- About this Journal ·
- Abstracting and Indexing ·
- Aims and Scope ·
- Article Processing Charges ·
- Author Guidelines ·
- Bibliographic Information ·
- Citations to this Journal ·
- Contact Information ·
- Editorial Board ·
- Editorial Workflow ·
- Free eTOC Alerts ·
- Publication Ethics ·
- Recently Accepted Articles ·
- Reviewers Acknowledgment ·
- Submit a Manuscript ·
- Subscription Information ·
- Table of Contents
International Journal of Peptides
Volume 2010 (2010), Article ID 305192, 8 pages
Ghrelin, Des-Acyl Ghrelin, and Obestatin: Regulatory Roles on the Gastrointestinal Motility
1Department of Anatomy, Sapporo Medical University School of Medicine, Sapporo 060-8556, Japan
2Department of Behavioral Medicine, Kagoshima University Graduate School of Medical and Dental Sciences, Kagoshima 890-8520, Japan
3Research Institute, Taiko Pharmaceutical Co., Ltd., Osaka 564-0032, Japan
4Department of Internal Medicine, Faculty of Medicine, National Yang-Ming University School of Medicine, Taipei 112, Taiwan
5Department of Bioorganic Chemistry, Faculty of Pharmaceutical Sciences, Hokuriku University, Kanazawa 920-1181, Japan
Received 14 October 2009; Accepted 22 December 2009
Academic Editor: Serguei Fetissov
Copyright © 2010 Mineko Fujimiya et al. This is an open access article distributed under the Creative Commons Attribution License, which permits unrestricted use, distribution, and reproduction in any medium, provided the original work is properly cited.
Ghrelin, des-acyl ghrelin, and obestatin are derived from a common prohormone, preproghrelin by posttranslational processing, originating from endocrine cells in the stomach. To examine the regulatory roles of these peptides, we applied the manometric measurement of gastrointestinal motility in freely moving conscious rat or mouse model. Ghrelin exerts stimulatory effects on the motility of antrum and duodenum in both fed and fasted state of animals. Des-acyl ghrelin exerts inhibitory effects on the motility of antrum but not on the motility of duodenum in the fasted state of animals. Obestatin exerts inhibitory effects on the motility of antrum and duodenum in the fed state but not in the fasted state of animals. NPY Y2 and Y4 receptors in the brain may mediate the action of ghrelin, CRF type 2 receptor in the brain may mediate the action of des-acyl ghrelin, whereas CRF type 1 and type 2 receptors in the brain may mediate the action of obestatin. Vagal afferent pathways might be involved in the action of ghrelin, but not involved in the action of des-acyl ghrelin, whereas vagal afferent pathways might be partially involved in the action of obestatin.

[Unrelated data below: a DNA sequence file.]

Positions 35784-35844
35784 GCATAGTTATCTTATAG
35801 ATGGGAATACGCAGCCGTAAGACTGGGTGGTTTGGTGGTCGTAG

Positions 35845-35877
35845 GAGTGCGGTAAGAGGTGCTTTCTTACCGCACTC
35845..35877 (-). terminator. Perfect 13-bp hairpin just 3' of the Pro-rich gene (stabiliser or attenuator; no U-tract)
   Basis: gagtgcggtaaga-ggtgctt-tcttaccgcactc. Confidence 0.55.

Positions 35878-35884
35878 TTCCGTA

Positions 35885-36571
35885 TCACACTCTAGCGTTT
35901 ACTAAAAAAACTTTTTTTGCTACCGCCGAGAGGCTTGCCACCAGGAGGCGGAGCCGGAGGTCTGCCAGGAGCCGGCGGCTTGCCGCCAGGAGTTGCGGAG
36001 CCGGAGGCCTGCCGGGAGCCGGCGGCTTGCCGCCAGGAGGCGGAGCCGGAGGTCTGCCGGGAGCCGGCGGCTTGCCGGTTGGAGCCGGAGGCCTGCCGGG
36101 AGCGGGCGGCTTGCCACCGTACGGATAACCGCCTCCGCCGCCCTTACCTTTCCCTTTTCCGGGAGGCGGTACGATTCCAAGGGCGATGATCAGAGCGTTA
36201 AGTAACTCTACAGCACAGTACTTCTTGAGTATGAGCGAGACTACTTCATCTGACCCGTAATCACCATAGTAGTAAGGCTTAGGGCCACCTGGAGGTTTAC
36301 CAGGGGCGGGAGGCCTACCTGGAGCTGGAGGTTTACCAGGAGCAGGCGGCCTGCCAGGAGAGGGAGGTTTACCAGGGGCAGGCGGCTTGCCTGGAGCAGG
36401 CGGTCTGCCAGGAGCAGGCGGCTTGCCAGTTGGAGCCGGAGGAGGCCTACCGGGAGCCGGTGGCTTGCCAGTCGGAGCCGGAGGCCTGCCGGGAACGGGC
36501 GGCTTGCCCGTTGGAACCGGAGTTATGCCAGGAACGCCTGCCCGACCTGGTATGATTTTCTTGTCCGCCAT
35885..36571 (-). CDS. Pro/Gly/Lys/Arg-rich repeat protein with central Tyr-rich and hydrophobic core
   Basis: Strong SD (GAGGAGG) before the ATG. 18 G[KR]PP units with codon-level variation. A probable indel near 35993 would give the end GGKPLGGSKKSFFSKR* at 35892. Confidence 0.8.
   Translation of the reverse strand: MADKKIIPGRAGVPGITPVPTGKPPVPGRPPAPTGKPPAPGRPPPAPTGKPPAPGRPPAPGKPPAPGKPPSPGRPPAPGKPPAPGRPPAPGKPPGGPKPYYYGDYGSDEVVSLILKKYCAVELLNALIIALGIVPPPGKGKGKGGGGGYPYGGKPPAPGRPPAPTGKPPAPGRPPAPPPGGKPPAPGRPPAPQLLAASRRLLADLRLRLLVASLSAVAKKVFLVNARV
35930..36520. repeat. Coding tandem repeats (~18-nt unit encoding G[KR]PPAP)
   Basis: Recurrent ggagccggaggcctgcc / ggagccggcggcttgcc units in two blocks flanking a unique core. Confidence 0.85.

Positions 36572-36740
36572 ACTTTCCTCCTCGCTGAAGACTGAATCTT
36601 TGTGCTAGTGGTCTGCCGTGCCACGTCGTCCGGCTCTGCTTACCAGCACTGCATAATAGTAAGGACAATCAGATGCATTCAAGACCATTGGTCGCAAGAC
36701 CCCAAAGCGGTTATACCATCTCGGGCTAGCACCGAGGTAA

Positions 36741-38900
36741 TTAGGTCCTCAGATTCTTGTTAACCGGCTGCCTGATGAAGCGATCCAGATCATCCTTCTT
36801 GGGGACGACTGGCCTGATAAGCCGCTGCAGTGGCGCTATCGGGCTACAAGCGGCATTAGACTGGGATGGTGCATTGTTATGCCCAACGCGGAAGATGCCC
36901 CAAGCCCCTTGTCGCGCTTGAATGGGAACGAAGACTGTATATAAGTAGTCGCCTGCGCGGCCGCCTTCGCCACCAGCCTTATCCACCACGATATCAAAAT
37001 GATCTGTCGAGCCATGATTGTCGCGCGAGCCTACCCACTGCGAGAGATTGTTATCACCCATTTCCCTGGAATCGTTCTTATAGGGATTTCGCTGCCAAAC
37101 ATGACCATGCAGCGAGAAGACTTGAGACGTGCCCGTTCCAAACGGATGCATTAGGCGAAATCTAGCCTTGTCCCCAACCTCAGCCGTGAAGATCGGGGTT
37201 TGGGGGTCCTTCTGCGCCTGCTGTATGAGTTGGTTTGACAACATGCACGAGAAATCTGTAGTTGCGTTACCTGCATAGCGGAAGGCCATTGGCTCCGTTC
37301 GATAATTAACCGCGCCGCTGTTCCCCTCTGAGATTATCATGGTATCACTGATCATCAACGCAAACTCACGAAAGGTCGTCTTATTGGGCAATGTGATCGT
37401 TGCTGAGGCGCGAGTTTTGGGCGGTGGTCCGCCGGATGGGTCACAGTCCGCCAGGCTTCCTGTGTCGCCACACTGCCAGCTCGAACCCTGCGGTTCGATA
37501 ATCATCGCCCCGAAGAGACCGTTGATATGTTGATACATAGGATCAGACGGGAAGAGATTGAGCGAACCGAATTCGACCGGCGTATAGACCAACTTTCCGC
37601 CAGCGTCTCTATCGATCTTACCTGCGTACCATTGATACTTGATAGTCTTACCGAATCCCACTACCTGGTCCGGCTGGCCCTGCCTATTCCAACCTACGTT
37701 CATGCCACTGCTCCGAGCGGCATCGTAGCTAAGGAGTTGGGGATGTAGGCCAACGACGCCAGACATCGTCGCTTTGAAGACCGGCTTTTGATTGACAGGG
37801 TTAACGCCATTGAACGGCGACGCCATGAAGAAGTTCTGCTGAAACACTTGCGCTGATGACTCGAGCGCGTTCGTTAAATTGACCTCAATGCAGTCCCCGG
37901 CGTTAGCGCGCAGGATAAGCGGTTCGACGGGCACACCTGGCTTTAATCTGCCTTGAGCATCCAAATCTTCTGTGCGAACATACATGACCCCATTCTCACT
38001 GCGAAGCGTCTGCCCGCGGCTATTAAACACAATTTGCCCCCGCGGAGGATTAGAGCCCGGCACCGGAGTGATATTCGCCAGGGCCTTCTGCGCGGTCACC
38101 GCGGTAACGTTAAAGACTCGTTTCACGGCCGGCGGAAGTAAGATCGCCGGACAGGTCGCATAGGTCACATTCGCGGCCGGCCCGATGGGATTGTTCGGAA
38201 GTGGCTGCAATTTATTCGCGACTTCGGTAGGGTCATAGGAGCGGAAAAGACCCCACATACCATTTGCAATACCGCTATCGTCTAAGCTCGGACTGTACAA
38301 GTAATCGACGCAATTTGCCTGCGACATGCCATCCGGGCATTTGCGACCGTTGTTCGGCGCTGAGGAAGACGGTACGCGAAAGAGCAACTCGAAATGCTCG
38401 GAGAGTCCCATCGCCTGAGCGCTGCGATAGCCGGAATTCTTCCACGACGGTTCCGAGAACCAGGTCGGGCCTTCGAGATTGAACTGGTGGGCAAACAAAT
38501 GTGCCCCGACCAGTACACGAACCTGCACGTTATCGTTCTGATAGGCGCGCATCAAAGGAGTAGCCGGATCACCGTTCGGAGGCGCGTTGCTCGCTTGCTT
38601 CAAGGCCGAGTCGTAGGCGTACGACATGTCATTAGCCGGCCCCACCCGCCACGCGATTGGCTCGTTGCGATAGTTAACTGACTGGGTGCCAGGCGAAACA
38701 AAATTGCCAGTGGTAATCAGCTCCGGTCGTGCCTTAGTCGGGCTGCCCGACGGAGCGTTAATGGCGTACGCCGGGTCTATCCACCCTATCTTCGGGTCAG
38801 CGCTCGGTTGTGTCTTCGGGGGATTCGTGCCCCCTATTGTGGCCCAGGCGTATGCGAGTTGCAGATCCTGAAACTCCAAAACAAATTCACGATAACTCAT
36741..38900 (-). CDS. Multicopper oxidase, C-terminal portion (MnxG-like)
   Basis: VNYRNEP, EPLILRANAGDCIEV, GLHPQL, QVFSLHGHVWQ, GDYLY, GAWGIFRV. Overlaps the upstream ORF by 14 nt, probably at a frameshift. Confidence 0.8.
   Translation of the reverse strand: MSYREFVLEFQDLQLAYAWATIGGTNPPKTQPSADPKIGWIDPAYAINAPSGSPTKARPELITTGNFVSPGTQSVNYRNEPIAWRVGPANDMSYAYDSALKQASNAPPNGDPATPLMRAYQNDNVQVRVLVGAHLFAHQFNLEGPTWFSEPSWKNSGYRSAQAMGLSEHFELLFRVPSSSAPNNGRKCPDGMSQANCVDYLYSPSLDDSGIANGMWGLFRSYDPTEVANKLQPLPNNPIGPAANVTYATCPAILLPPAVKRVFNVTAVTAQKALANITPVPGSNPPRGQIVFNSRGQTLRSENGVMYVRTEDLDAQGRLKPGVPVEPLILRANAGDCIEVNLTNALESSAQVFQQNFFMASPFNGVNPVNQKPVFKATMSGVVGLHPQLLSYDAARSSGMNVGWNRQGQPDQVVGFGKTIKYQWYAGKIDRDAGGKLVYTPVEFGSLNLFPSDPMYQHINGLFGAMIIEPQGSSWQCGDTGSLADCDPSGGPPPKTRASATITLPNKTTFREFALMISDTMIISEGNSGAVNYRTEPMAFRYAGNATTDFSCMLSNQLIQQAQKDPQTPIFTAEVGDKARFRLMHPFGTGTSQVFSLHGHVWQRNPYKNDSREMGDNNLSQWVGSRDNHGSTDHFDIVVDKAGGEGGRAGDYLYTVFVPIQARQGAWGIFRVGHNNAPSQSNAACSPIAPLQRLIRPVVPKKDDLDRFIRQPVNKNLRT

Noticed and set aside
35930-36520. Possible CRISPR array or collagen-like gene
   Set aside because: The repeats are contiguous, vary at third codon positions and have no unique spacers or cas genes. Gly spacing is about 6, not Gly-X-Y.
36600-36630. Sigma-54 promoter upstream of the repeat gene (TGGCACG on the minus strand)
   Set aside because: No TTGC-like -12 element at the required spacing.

Ghrelin, des-acyl ghrelin, and obestatin are derived from a prohormone, preproghrelin by posttranslational processing. Ghrelin was first identified as endogenous ligand for growth hormone secretagogue receptors (GHS-R) with O-n-octanoyl acid modification at serine 3 position . Des-acyl ghrelin, on the other hand, has the same amino acid sequence with no O-n-octanoyl acid modification . Obestatin was found by a bioinformatics approach to be encoded by preproghrelin . Obestatin was initially reported to be endogenous ligand for orphan G protein-coupled receptor GPR39 ; however recent studies have found no specific binding of obestatin to various types of GPR39-expressing cells [3–5]. Ghrelin is a potent stimulator of food intake and gastrointestinal motility , while des-acyl ghrelin exerts opposite effects on food intake and gastrointestinal motility . The effects of obestatin on food intake and gastrointestinal motility have been controversial [8–13].
Recently we developed conscious rat and mouse models to measure physiological fed and fasted motor activities in the gastrointestinal tracts [14–18]. By using these models we succeeded to examine the effects of ghrelin, des-acyl ghrelin, and obestatin on gastroduodenal motility and involvement of hypothalamic peptides mediating the action of these peptides. In this review, we overview the different effects of ghrelin, des-acyl ghrelin, and obestatin on the upper gastrointestinal motility with special attention being paid to brain-gut interactions.
2. Localization of Ghrelin, Des-Acyl Ghrelin, and Obestatin in the Rat Stomach
The localization of ghrelin in the stomach has been studied in various animals by using the specific antibody for ghrelin [19, 20]; however, the localization of des-acyl ghrelin in the stomach has been scarcely examined. We developed antibodies specific for ghrelin (anti-rat octanoyl ghrelin (1-15)-cys-KLH serum) and for des-acyl ghrelin (anti-rat des-octanoyl ghrelin (1-15)-cis-KLH serum) and successfully detected the different localization of ghrelin and des-acyl ghrelin in the rat stomach .
Both ghrelin- and des-acyl ghrelin-immunoreactive cells were distributed in the oxyntic and antral mucosa of the rat stomach, with higher density in the antral mucosa than oxyntic mucosa. Immunofluorescence double staining showed that ghrelin- and des-acyl ghrelin-positive reactions overlapped in closed-type round cells, whereas des-acyl ghrelin-positive reaction was found in open-type cells in which ghrelin was negative (Figure 1(a)). Ghrelin/des-acyl ghrelin-positive closed-type cells contain obestatin (Figure 1(b)); on the other hand des-acyl ghrelin-positive open-type cells contain somatostatin .
The characteristic features of open-type cells that contain des-acyl ghrelin and closed-type cells that contain ghrelin indicate that they may respond differently to intraluminal factors. It is highly possible that open-type cells may react to luminal stimuli more than closed-type cells. Therefore we investigated the effects of different intragastric pH levels on the release of ghrelin and that of des-acyl ghrelin from the ex vivo perfused rat stomach . In a preliminary study we measured the intragastric pH levels in the fasting and fed states of rats and found that intragastric pH in the fasting state was pH 4, whereas that in the fed state was pH 2 . Our results showed that the release of ghrelin was not affected by intragastric pH, whereas the release of des-acyl ghrelin was increased at intragastric pH 2 compared to that at intragastric pH 4 . This result suggests that des-acyl ghrelin-containing cells may sense the intragastric pH via their cytoplasmic processes and release the peptide in accordance with the lower intragastric pH. The fact that the release of des-acyl ghrelin is stimulated by lower intragastric pH seems reasonable because des-acyl ghrelin may act as a satiety signal [6, 7] in the fed state of animals.